Man Your Post


As a new soldier, marine, airman or sailor to the ranks, it’s most likely you’ll have a steady rotation of guard duty. Yes, of course, that is in addition to your normal duties. In fact, there are three general orders (they vary slightly depending on the branch of service) that everyone must obey when pulling guard duty. 

  1. I will guard everything within the limits of my post and quit my post only when properly relieved.
  2. I will obey my special orders and perform all my duties in a military manner.
  3. I will report violations of my special orders, emergencies, and anything not covered in my instructions to the Commander of the Relief.

When a member of the military is called to “man your post” they know, without any doubt, they are to guard, obey, perform and report.  They also know that they never leave their post unless properly relieved by a person of authority. There are absolutely no exceptions. In fact, I learned a lesson concerning guard duty as a young airman. In 1981, our base was under inspection by higher headquarters. We were given the scenario that the base would be attacked (simulated) and we had to continue to launch airplanes regardless.  This meant, for one thing, we had to put out manned perimeter security. I was promptly issued an M-16 automatic rifle, chemical warfare gear, 4 banana clips of ammunition, handcuffs, canteen and a radio. Subsequently, I was dropped off early in the morning along the outer perimeter of the base, on the far side of the flight line, and told “man your post.”

I was so far out on the perimeter that I could see airplanes taking off but nothing else. I had one visit on my post after 1 hour along with a radio check from the security forces desk. After the second hour my radio went dead.  I knew my orders so I just kept walking back and forth on my post.  After a few hours I thought for sure that someone would wonder why I wasn’t responding to radio checks and would come check on me. And then about noon on a hot summer day, as I was running out of water, I thought someone would bring me some food and water. And then I thought someone would relieve me of duty later in the afternoon or at least bring me some food and water. By early evening I hadn’t had any food since about 5 am and I was not only very hungry but thirsty, hot and tired. I was also angry that I was on post for so long without food and water and someone checking on me.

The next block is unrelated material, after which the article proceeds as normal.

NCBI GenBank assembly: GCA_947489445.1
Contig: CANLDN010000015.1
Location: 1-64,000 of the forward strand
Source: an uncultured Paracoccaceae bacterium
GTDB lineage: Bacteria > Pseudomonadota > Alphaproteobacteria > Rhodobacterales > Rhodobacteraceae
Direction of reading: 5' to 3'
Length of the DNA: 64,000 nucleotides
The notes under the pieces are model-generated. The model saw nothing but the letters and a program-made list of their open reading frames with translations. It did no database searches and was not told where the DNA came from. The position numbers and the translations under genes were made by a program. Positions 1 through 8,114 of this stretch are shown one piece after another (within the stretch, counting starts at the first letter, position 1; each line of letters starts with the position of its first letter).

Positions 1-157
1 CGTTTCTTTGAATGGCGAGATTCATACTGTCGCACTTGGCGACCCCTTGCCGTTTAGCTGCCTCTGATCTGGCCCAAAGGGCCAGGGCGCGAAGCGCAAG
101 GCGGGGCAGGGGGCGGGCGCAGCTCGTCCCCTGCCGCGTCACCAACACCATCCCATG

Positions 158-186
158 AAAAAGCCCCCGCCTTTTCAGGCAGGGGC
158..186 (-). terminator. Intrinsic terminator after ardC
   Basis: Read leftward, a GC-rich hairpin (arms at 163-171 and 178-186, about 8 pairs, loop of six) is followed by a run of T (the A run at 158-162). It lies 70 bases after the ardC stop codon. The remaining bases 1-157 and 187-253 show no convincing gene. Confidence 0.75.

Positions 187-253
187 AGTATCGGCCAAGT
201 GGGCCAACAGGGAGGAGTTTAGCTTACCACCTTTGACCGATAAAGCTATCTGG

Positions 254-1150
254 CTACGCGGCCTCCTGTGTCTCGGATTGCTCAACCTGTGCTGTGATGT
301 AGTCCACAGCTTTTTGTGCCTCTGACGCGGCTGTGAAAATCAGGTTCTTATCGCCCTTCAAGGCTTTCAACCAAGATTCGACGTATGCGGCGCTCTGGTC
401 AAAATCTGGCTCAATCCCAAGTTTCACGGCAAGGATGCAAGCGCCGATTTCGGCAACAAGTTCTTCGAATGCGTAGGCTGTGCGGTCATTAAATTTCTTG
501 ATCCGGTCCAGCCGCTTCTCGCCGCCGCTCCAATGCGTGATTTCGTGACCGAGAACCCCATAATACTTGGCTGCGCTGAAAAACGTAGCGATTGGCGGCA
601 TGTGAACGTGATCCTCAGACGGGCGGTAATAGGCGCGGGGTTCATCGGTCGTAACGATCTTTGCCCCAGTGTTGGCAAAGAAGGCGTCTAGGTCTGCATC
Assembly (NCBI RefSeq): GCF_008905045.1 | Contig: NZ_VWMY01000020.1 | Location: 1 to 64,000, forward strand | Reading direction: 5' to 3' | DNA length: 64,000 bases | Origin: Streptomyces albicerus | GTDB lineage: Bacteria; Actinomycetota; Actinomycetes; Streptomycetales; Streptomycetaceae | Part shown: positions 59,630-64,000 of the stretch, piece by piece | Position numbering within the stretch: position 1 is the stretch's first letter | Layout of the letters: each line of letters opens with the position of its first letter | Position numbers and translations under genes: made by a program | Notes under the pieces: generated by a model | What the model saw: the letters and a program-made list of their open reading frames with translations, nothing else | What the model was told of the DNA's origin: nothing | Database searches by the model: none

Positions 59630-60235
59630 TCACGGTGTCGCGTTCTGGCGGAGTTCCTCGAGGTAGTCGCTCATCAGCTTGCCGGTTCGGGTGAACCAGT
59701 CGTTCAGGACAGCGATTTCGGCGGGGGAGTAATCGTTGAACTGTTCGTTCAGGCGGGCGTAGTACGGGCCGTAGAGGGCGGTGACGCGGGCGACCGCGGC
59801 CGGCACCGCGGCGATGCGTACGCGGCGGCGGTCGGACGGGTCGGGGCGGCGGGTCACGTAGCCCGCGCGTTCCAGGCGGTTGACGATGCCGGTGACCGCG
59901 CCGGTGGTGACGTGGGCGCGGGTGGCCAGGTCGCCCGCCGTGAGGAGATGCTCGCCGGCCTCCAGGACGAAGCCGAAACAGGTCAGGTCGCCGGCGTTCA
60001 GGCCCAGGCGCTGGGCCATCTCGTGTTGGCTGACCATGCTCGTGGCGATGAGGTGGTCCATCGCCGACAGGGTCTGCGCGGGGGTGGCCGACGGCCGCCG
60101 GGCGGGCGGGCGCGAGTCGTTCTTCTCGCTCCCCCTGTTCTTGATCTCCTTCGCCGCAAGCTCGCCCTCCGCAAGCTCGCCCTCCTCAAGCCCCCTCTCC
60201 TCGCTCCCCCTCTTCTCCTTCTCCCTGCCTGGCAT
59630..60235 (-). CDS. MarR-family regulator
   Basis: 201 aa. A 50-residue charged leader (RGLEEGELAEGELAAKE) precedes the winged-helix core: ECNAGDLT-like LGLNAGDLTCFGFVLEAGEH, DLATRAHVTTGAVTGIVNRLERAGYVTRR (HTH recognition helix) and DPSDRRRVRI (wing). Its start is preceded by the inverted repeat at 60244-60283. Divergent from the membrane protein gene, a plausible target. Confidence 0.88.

The day came and went, the sun was going down, and then I heard a vehicle coming in the distance.  To say that I was relieved was an understatement. A seasoned sergeant and a young captain stopped short of my post and came running over to me.  They asked, “how long have you been out here?”  I replied, “about 15 hours or so.”  They were shocked and asked why I didn’t radio in.  I replied, “my radio quit working about 2 hours after manning my post.” They promptly took me back to the armory and offloaded my equipment and debriefed me.  Needless to say a number of people in my chain of command were in a lot of trouble.  But for me, I was praised for obeying my three general orders without any compromise. Some of my contemporaries were amazed that I didn’t walk off my post.

My time in the military was beneficial in many areas to include what it means to “man your post.” At a minimum, I certainly learned to follow orders and respect authority. The respect I learned has impacted my relationship with Christ as well. I figure if I could follow orders in the military and salute a young captain that didn’t look old enough to shave, then Jesus demanded my utmost attention and respect. After all, He is the King of kings and Lord of lords. Since Jesus said that the Greatest Commandment is to “love God with all of my heart, all of my soul and all of my mind” (Mt 22:36-40), then I should pursue loving God with all of my being. Since Jesus said in His Great Commission that his disciples should “go and makes disciples of all nations” (Mt 28:18-20), then my life’s mission is to make disciples of all people groups. Since the Holy Spirit gave me at least one spiritual gift to build up the body of Christ (1 Corinthians 12, Romans 12:3-8, Ephesians 4:11-12), I figure I should be devoted to using my gifts to build up the church. Since God called me to pastor in 2004, I’m manning my post according to His orders. With that said, I think it’s high time for everyone to respect the authority of Jesus and “man your post.’

Manning My Post,

Pastor Gene

Gene Stockton